Oh, did I mention Wonder Man was killed almost immediately in the premiere issue after he worked to get a Kree spacecraft attacking the earth out of the atmosphere and it exploded, seemingly taking him with it? At least back then, they weren't so hell-bent on the kind of shock tactics they're willing to use now, and the door was left open for Simon Williams to return by 1998, though he'd eventually suffer similar mistreatment again. Practically the whole latter third of this series from issue 16 to the end was subject to The Crossing, and made a whole mockery out of whatever they were supposedly trying to do with the book. Too bad.

Mantra #7 vol. 2 (Malibu/Marvel): the relaunch of this mind-boggling concept was an early casualty in sales for the revamped Malibu line, and I figure it's now languishing in obscurity.

Rune #7 vol. 2 (Malibu/Marvel): the Marvel relaunch take on the character, which ran 2 about issues less than its predecessor, and as of today, is doubtlessly languishing in oblivion.

Saban's Mighty Morphin Power Rangers: Ninja Rangers/VR Troopers #5 (Marvel): one of the last licensed products I know of that Marvel's ever produced at the time, something they didn't do again until the mid-2000s, and one of the shortest too. It's just as well, as I'm no fan of the Power Rangers, which Saban's company apparently edited from a Japanese live action series at the time. But it was just otherwise repellent nonsense aimed at the youngster crowd, and the only saving grace was the presence of a stunning Asian girl in the cast (which changed a few times). Haim Saban himself turned out to be someone I couldn't admire as much as I'd like to either (it's his foolish left-wing politics that really insulted my intellect), though he seems to have made an effort to repent of recent.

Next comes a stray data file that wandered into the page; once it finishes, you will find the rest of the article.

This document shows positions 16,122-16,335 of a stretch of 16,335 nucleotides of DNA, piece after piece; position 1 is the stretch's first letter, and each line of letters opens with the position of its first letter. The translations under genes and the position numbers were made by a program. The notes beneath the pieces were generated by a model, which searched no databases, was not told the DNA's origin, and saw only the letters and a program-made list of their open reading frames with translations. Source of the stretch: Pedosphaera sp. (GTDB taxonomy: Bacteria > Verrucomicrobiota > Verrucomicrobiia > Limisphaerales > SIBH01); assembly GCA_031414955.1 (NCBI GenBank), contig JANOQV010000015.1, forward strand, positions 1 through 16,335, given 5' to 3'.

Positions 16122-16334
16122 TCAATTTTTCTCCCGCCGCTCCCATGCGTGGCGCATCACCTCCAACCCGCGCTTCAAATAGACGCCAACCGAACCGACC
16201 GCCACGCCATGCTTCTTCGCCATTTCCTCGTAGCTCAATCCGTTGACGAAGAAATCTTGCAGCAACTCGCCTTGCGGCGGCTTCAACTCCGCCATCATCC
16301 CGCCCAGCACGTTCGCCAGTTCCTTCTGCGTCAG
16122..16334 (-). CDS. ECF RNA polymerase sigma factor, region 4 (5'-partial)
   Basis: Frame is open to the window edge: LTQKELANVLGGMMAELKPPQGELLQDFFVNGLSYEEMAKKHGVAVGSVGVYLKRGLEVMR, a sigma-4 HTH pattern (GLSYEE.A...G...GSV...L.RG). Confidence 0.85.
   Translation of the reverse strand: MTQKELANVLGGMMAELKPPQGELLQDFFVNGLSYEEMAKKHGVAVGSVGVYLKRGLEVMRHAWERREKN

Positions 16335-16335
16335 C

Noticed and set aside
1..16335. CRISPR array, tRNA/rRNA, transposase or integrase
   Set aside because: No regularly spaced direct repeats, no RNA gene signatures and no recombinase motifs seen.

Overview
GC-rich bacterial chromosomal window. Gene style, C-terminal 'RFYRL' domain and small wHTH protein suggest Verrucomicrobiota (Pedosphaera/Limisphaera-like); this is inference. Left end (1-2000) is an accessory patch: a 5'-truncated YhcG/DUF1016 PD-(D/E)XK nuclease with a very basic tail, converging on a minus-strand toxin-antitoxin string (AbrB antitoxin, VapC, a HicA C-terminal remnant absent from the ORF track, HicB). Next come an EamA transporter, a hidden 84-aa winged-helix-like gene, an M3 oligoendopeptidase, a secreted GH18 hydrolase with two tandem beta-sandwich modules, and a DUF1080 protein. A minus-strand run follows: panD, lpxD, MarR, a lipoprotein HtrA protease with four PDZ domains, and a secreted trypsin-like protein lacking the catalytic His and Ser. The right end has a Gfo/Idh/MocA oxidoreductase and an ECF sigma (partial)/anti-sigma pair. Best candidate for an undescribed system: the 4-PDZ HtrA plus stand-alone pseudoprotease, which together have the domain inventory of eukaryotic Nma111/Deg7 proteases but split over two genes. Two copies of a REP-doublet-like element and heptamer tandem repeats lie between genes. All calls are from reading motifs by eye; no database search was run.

Solar: Man of the Atom #60 (Valiant): the scientist hero of this story first appeared in the late Gold Key Comics' publications during the 1960s, and his name then was Dr. Raymond Solar, who gained powers from exposure to radiation at a nuclear plant that was being sabotaged. Later on, when Jim Shooter obtained the rights as part of the Valiant line, he introduced another hero named Phil Seleski, who had read about the adventures of the original hero in a vague similarity to the in-joke from the first Flash story of the Silver Age where Barry Allen's reading a comic book of Jay Garrick's adventures as the original.